Beyond the artist’s grin

by Mary Kisler / 19 November, 2015
The wild and tragic life of Britain’s most influential modern artist is a revelation.
Francis Bacon
Twisted forms: one of three studies for a Francis Bacon self portrait (1980). Photo/Alamy

This irresistible memoir about writer Michael Peppiatt’s friendship with Francis Bacon is as addictive as the champagne and chablis that seem to lace most encounters between the two. Their friendship began in 1963 when Peppiatt raced down from Cambridge to London to try to score an interview with the famous artist, 30 years his senior. That encounter at the French House was the start of a long, oft times devoted and sometimes tortured friendship. Peppiatt describes Bacon as a father figure, but this parental relationship came at a price.

He records a wide range of encounters with what Bacon described as his gilded gutter life, Peppiatt often staggering home to write down the evening’s conversation while still fresh in his mind. The reader becomes fascinated with the intonations of the artist’s voice, his ideas about art and why artists are driven to paint, the artists he admired (Giacometti and Picasso lead the group) and those he didn’t rate.

Peppiatt is meticulous in depicting Bacon’s courteousness at the beginning of a social encounter, always aware of someone younger or insecure of their place. But he also captures those moments when Bacon slid into drunken cruelty. Few people were immune from these verbal attacks although more than not, Peppiatt seems to leave the scene before Bacon’s depressed, choleric gaze turns on him.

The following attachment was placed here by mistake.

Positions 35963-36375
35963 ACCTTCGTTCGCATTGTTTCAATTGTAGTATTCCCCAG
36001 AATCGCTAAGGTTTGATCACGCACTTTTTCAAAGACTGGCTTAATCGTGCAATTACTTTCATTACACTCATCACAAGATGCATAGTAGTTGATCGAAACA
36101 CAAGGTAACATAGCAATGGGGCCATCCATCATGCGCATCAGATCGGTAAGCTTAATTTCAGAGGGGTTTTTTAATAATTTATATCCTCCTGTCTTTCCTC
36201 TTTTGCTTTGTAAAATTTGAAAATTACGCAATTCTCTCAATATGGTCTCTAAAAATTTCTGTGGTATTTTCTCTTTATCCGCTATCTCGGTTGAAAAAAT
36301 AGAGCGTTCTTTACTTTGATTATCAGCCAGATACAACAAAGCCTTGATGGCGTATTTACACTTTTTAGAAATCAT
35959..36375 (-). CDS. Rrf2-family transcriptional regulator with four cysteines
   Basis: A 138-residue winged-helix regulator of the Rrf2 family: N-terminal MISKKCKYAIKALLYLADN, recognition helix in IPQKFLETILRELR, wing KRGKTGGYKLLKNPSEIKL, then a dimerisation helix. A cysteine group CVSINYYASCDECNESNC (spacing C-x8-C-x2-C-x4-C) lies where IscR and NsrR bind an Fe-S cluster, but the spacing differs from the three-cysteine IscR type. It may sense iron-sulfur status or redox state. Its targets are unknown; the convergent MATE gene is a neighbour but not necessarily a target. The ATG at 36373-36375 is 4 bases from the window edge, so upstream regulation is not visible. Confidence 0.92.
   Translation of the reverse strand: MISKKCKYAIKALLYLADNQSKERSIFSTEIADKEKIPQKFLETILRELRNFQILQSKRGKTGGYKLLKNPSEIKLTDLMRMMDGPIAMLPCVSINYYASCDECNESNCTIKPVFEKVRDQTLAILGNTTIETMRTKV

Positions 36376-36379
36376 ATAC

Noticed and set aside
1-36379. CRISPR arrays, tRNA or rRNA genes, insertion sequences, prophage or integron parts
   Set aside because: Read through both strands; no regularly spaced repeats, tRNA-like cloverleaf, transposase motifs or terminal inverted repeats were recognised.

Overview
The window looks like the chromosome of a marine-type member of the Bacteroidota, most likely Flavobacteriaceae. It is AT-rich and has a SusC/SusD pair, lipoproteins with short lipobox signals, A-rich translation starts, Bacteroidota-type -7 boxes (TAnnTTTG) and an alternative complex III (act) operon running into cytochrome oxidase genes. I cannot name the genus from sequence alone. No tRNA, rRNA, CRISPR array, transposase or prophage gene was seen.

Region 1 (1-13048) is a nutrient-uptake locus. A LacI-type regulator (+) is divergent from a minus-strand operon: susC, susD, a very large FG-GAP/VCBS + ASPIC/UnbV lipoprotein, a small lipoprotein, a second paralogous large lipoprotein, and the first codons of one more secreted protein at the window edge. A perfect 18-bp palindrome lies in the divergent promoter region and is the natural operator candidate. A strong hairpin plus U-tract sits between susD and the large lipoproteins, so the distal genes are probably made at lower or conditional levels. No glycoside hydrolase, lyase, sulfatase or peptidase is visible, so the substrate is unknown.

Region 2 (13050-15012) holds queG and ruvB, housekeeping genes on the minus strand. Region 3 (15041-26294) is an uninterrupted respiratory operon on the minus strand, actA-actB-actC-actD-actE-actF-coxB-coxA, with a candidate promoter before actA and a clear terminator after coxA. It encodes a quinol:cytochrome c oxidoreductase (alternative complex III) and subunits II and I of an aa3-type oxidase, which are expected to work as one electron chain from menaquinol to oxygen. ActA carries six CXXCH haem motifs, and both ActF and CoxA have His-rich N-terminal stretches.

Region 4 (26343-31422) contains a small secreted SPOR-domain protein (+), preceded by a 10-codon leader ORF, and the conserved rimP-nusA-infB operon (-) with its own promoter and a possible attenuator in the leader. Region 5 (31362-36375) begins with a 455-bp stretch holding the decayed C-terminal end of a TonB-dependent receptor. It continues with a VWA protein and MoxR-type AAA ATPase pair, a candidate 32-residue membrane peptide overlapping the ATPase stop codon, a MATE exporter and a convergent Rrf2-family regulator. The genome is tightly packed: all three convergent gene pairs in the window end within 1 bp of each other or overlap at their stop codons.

One of the most vivid sections describes Peppiatt’s life in Paris. It becomes his home for a period, during which he relaunched Art International magazine in 1985. The city was hugely important to Bacon and where his success mattered most. At the artist’s request, Peppiatt kept an apartment that Bacon could use on his visits to the city. His descriptions of the extended lunches in elegant restaurants, where a maître d’ might try in vain to staunch the ever-flowing river of wine imbibed by their guests, are riveting.

Francis Bacon BookThis book also has a tantalising array of photos that book-end the text, some of the famously torn and paint-splattered images of paintings and people that triggered many of Bacon’s compositions; two that show the writer and artist, the latter bowed by booze, depression or both; and three self-conscious photographs of the author’s head and upper torso, possibly taken by Bacon.

Although Peppiatt has written formally about Bacon throughout his career, here he interweaves his observations of the wild and often tragic aspects of Bacon’s life with those depicted in the painter’s twisted forms and tortured expressions. He has no doubt that he is a great painter, but Peppiatt also wants to know why. Bacon once told photographer Daniel Frasnay that in his art he tried to give “the grin without the cat, the sensation without the boredom of conveyance”. Francis Bacon in Your Blood brilliantly delves beyond that disembodied grin.

FRANCIS BACON IN YOUR BLOOD, by Michael Peppiatt (Bloomsbury, $45).

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